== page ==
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Commentary: Murder in the worst degree

  • Story Highlights
  • Bob Greene: Often people become numb to reports of brutal violence
  • He says the murder of entire families is a particularly heinous crime
  • He says it's vital that people retain their sense of shock and outrage
  • Greene: We can't "lose our capacity to be shattered when this happens"
By Bob Greene
CNN Contributor
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Editor's note: CNN contributor Bob Greene is a best-selling author whose new book is "Late Edition: A Love Story."

Bob Greene says society can't afford to become numb to the killing of entire families.

Bob Greene says society can't afford to become numb to the killing of entire families.

(CNN) -- There are some things we should never allow ourselves to get used to.

Yes, ours is a violent society. We take ghastly acts, and, almost out of exhausted resignation, we categorize them with convenient labels.

The mowing down of people walking along city streets? "Drive-by shootings," as if the carnage is part of some video game. The attacks, sometimes deadly, upon motorists on their way home? "Road rage," as if the brutal assaults are understandable, a traffic-related offense.

We probably shouldn't be blamed for at times letting all of this wash over us. There is only so much cruelty that can be absorbed before a kind of numbness sets in.

Yet there is a certain kind of crime we must not let ourselves become accustomed to. Because if we do, then we are truly adrift.

Twice during the last week, reports of such crimes have been presented to us.

In North Naples, Florida, a woman and her five children were found slain in their townhouse. The throats of Guerline Damas and her sons and daughters, their ages ranging from 11 months to 9 years, had been slashed. Damas' husband, Mesac Damas, faces six counts of first-degree murder.

A family, erased.

And just as that news was sinking in came the report from the tiny town of Beason, Illinois. Raymond Gee, 46, his wife, Ruth, 39, and three of their children were found dead in their home, all five the victims of blunt-force trauma. Logan County Sheriff Steven Nichols said it was "a brutal homicide against an entire family." Police were looking for the killer or killers.

The violent obliteration of families, either by members of those families or by outside intruders, crushes something elemental in us, something sacrosanct. The murder of families is like no other crime, because to carry out such an act speaks of -- there is no other proper phrase for it -- utter soullessness.

We have always been taught: When there is nothing else, there is family. When, in times of the deepest despair, there is no one to lean on, there is family. Family is -- or at least should be -- the synonym for safety. Life's protective barrier against the world's dangers.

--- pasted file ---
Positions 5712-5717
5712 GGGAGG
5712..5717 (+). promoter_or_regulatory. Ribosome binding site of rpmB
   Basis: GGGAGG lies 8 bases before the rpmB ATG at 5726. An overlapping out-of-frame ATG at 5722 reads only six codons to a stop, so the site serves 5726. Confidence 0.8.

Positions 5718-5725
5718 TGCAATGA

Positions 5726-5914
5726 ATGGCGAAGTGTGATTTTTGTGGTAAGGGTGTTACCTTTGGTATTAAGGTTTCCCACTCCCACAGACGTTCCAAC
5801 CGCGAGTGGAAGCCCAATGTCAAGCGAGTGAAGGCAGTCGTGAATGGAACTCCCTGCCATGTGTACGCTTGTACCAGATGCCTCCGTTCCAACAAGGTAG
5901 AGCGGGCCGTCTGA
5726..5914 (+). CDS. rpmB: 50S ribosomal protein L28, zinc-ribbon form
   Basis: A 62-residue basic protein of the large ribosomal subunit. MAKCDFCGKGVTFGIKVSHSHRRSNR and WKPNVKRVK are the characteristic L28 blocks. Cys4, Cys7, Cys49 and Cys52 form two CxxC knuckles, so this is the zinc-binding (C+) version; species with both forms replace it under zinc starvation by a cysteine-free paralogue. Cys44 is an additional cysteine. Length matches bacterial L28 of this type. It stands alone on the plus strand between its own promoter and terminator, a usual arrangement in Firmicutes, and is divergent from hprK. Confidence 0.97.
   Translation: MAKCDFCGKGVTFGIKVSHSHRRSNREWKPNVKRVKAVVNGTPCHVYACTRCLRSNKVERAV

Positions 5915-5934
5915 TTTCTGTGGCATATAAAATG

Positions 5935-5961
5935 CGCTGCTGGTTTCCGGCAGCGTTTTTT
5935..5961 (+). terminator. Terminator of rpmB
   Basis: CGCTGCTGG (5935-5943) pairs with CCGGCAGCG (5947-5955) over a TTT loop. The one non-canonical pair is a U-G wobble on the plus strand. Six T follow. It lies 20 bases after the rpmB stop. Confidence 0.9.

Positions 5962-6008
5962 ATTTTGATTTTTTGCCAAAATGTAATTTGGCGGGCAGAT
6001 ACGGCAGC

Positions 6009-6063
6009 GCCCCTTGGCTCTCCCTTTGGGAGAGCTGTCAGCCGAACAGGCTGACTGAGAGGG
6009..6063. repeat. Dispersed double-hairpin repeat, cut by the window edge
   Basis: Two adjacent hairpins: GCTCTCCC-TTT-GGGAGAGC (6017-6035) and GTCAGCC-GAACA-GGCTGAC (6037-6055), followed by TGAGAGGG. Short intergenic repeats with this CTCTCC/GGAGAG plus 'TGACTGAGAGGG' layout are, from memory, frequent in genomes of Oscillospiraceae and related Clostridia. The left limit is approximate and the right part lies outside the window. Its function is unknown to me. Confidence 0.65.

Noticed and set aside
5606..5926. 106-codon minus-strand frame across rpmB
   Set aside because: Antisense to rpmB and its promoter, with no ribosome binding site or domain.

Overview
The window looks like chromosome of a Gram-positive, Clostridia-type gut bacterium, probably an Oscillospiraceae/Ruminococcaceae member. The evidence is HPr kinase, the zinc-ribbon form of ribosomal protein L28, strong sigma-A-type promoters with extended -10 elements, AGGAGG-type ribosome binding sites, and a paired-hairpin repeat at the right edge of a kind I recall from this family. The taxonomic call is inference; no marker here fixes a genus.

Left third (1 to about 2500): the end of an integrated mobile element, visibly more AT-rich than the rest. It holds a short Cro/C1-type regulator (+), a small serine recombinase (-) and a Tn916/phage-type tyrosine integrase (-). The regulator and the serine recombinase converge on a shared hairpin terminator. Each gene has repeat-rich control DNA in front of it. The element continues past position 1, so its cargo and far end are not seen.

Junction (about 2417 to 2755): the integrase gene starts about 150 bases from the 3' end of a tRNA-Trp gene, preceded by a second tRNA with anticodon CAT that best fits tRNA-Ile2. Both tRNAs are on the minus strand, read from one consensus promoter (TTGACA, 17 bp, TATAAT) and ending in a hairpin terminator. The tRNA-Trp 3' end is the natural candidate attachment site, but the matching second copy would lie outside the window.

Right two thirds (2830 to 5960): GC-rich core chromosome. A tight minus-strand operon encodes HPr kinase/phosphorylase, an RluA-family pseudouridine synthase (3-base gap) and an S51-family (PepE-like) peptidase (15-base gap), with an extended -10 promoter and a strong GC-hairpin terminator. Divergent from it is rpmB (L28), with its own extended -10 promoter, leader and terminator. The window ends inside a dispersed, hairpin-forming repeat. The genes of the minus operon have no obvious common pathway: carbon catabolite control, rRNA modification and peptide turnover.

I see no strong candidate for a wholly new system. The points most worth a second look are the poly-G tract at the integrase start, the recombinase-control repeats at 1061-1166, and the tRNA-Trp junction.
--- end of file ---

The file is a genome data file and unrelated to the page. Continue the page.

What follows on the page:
For people in families with agonizing problems, this can be tested and can fail. And the concept of family has been trivialized by some who would use it to further their own ends: certain political operatives and entertainment conglomerates and marketing firms, who know that "family" is such an emotionally powerful word that it can be used to sell just about anything.

But the power of the word is based on something profound and real, which is why, when someone decides to eradicate entire families, the implications are not just Shakepearean in their force, but something approaching biblical. This is not supposed to happen. No one has the right.

And although it is not an everyday occurrence, it transpires enough that we begin to forget the names and places.

In Mason, Ohio, last year, police said that Michel Veillette stabbed his wife, Nadya, and then set fire to the family's home, killing their four children, Marguerite, Vincent, Jacob and Mia. Veillette hanged himself in a jail cell while awaiting trial. In a Towson, Maryland, hotel room in April, police said, William Parente killed his wife, Betty, and daughters Catherine and Stephanie, before taking his own life. In Columbia, Illinois, this year, Sheri Coleman and her children Garett and Gavin were found strangled in their home. Coleman's husband, Christopher, has been charged with first-degree murder.

It is not an American phenomenon. In the village of Kabulpura in India this month, seven members of a retired teacher's family were found strangled. A 19-year-old woman and her boyfriend have been arrested; police said that the dead included the young woman's parents and her brother.

In South Africa four years ago, 15 people died in a single weekend when men opened fire on their own family members. Liz Dooley, director of the Family Life Centre in Johannesburg, told the South African Press Association that news reports of such crimes were potentially dangerous, because if people read or hear about them, "it becomes catching."

Meaning: Others may copy the crimes and commit them against their own families. As if such a thought is even comprehensible.

Often a motive, after the fact, is ascribed: jealousy or money problems or alcohol or drugs. Sometimes robbery, with the families selected at random.

All of which, in a law-enforcement sense, may be factual.

But the willful and violent ending of a family's life must never become one more story at which we glance briefly and then turn the newspaper page or zap to another channel on the cable box or click to the next screen on our laptop.

For if we lose our capacity to be shattered when this happens, then we have lost a part of ourselves.

The opinions expressed in this commentary are solely those of Bob Greene.

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